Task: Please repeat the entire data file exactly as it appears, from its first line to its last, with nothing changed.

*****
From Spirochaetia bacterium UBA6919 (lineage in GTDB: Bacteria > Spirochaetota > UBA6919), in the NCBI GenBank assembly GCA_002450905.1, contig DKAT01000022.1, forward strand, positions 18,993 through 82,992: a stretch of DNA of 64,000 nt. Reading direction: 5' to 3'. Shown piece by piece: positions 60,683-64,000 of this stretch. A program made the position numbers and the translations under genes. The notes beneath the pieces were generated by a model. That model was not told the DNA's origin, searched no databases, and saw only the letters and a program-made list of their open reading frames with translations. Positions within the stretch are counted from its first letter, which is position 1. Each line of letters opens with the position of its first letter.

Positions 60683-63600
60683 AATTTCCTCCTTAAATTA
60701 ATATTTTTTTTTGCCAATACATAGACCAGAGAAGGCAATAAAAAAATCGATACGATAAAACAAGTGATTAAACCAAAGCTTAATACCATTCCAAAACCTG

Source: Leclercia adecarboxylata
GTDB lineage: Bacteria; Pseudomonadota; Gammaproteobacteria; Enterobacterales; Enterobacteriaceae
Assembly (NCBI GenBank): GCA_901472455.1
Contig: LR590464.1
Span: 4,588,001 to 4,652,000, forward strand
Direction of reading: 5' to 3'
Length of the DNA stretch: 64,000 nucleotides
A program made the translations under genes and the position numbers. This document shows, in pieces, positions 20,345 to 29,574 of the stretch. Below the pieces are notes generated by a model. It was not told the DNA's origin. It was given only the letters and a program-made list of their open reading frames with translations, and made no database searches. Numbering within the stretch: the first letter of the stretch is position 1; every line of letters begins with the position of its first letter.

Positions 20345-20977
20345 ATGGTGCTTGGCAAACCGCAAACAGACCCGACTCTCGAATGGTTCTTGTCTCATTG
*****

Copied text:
From Spirochaetia bacterium UBA6919 (lineage in GTDB: Bacteria > Spirochaetota > UBA6919), in the NCBI GenBank assembly GCA_002450905.1, contig DKAT01000022.1, forward strand, positions 18,993 through 82,992: a stretch of DNA of 64,000 nt. Reading direction: 5' to 3'. Shown piece by piece: positions 60,683-64,000 of this stretch. A program made the position numbers and the translations under genes. The notes beneath the pieces were generated by a model. That model was not told the DNA's origin, searched no databases, and saw only the letters and a program-made list of their open reading frames with translations. Positions within the stretch are counted from its first letter, which is position 1. Each line of letters opens with the position of its first letter.

Positions 60683-63600
60683 AATTTCCTCCTTAAATTA
60701 ATATTTTTTTTTGCCAATACATAGACCAGAGAAGGCAATAAAAAAATCGATACGATAAAACAAGTGATTAAACCAAAGCTTAATACCATTCCAAAACCTG

Source: Leclercia adecarboxylata
GTDB lineage: Bacteria; Pseudomonadota; Gammaproteobacteria; Enterobacterales; Enterobacteriaceae
Assembly (NCBI GenBank): GCA_901472455.1
Contig: LR590464.1
Span: 4,588,001 to 4,652,000, forward strand
Direction of reading: 5' to 3'
Length of the DNA stretch: 64,000 nucleotides
A program made the translations under genes and the position numbers. This document shows, in pieces, positions 20,345 to 29,574 of the stretch. Below the pieces are notes generated by a model. It was not told the DNA's origin. It was given only the letters and a program-made list of their open reading frames with translations, and made no database searches. Numbering within the stretch: the first letter of the stretch is position 1; every line of letters begins with the position of its first letter.

Positions 20345-20977
20345 ATGGTGCTTGGCAAACCGCAAACAGACCCGACTCTCGAATGGTTCTTGTCTCATTG